A few days after scientists identified it in South Africa, the Omicron variant of COVID-19 has appeared in cases around the world – including 42 confirmed cases in the UK so far.

South Africa has reported a sharp increase in total cases, 8,561 on 1st December, and Omicron has been detected in 20 countries. Whether the new variant is more contagious or deadly is yet to be confirmed.

In the meantime, the World Health Organisation (WHO) has labelled it a “variant of concern”, and national governments have already begun implementing responses. As of the 30th November 2021, face masks are mandatory in shops and on public transport in England. A new phase of mandates regarding testing for international travellers and self-isolation for those who encounter Omicron-confirmed cases have also come into effect.

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Little is known whether the symptoms of Omicron differ from other variants. In South Africa, the majority of those who are infected are young which could be because they have received only one vaccine dose so far. Positive cases have reported mild symptoms.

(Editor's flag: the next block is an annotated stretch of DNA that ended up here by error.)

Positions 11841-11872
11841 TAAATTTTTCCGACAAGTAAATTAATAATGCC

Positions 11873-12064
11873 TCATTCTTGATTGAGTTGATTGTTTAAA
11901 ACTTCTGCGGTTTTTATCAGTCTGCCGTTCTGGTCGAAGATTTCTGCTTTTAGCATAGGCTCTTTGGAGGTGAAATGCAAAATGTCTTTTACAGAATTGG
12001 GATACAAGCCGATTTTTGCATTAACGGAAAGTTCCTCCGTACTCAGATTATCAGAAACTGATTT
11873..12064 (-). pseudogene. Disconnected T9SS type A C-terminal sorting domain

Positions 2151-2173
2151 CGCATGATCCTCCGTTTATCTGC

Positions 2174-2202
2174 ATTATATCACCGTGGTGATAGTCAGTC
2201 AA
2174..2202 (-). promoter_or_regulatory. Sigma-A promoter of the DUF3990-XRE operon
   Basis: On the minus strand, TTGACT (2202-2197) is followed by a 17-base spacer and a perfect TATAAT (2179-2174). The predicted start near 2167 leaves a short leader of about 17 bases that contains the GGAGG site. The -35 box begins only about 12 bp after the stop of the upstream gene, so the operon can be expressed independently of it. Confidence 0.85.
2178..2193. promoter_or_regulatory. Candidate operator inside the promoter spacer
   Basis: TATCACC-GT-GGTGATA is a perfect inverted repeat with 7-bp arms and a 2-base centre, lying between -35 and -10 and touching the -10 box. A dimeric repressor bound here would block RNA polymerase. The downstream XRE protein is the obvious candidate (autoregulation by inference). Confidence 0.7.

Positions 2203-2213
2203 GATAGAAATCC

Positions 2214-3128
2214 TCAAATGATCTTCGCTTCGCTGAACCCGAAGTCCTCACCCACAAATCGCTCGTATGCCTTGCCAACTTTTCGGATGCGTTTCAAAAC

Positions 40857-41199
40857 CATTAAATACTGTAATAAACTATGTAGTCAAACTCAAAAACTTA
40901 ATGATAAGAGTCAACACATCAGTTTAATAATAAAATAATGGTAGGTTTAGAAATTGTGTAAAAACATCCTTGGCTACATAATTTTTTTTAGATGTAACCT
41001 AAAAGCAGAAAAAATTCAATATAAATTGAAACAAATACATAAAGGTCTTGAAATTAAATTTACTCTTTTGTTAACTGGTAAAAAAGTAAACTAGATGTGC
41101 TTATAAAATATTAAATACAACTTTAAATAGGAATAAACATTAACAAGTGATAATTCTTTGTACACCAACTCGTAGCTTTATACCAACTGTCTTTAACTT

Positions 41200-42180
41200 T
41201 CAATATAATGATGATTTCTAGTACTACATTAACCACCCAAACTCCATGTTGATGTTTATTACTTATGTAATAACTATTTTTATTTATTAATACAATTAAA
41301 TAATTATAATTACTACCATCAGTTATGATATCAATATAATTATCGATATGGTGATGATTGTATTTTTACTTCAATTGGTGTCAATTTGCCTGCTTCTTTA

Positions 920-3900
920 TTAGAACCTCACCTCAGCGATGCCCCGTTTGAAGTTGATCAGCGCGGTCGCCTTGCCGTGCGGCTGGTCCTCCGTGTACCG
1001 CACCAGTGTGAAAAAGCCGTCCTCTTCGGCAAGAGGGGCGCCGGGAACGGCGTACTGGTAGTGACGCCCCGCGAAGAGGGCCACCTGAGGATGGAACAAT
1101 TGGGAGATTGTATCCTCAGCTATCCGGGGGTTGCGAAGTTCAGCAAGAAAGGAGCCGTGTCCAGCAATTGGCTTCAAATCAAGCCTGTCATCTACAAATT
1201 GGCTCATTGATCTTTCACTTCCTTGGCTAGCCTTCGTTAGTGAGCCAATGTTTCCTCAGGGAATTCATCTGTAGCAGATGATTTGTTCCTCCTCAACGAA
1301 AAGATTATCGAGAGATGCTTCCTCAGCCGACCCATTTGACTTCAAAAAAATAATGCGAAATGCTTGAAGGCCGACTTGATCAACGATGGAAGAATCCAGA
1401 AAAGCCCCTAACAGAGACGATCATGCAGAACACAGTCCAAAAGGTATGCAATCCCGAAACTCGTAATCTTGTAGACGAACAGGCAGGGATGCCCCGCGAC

The BBC reports that “there is some suggestion” of different symptoms to the dominant Delta variant, including body pains and no loss of taste and smell. However, at this stage reports are solely anecdotal and more research must be done.

According to the WHO, a cough, fever and loss of taste and smell are still the tell-tale symptoms to watch for.

Moreover, advice on keeping yourself and your family safe remain the same. Getting fully vaccinated reduces the risk of needing hospital treatment if you contract the virus, and booster jabs can offer maximum protection throughout the winter months.

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The immune system suffers in winter for several reasons. Reduced Vitamin D levels due to decreased sun exposure is believed to be one culprit, and cold temperatures may weaken the cells in the nasal cavity, responsible for virus protection. In addition, behavioural factors such as spending more time indoors close to other people increase the likelihood of transmission.

Currently, booster jabs are available for people over 40, care and frontline health workers, and those over 16 with underlying health issues. Those eligible can book the vaccination online.

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The debate over whether to extend booster jabs to all adults comes as early studies on waning vaccine effectiveness are being published. One study suggests the antibodies produced in response to the Pfizer-BioNTech vaccine, the most common for under 40s, reduced by up to 57% after six months.

As the festive period approaches, health authorities recommend keeping a physical distance of 1 metre (or more) from others and staying away from crowded and poorly-ventilated areas. If you’re planning on having guests over throughout Christmas, opening windows can help improve ventilation, and regular hand-washing can help limit the transmission of the virus.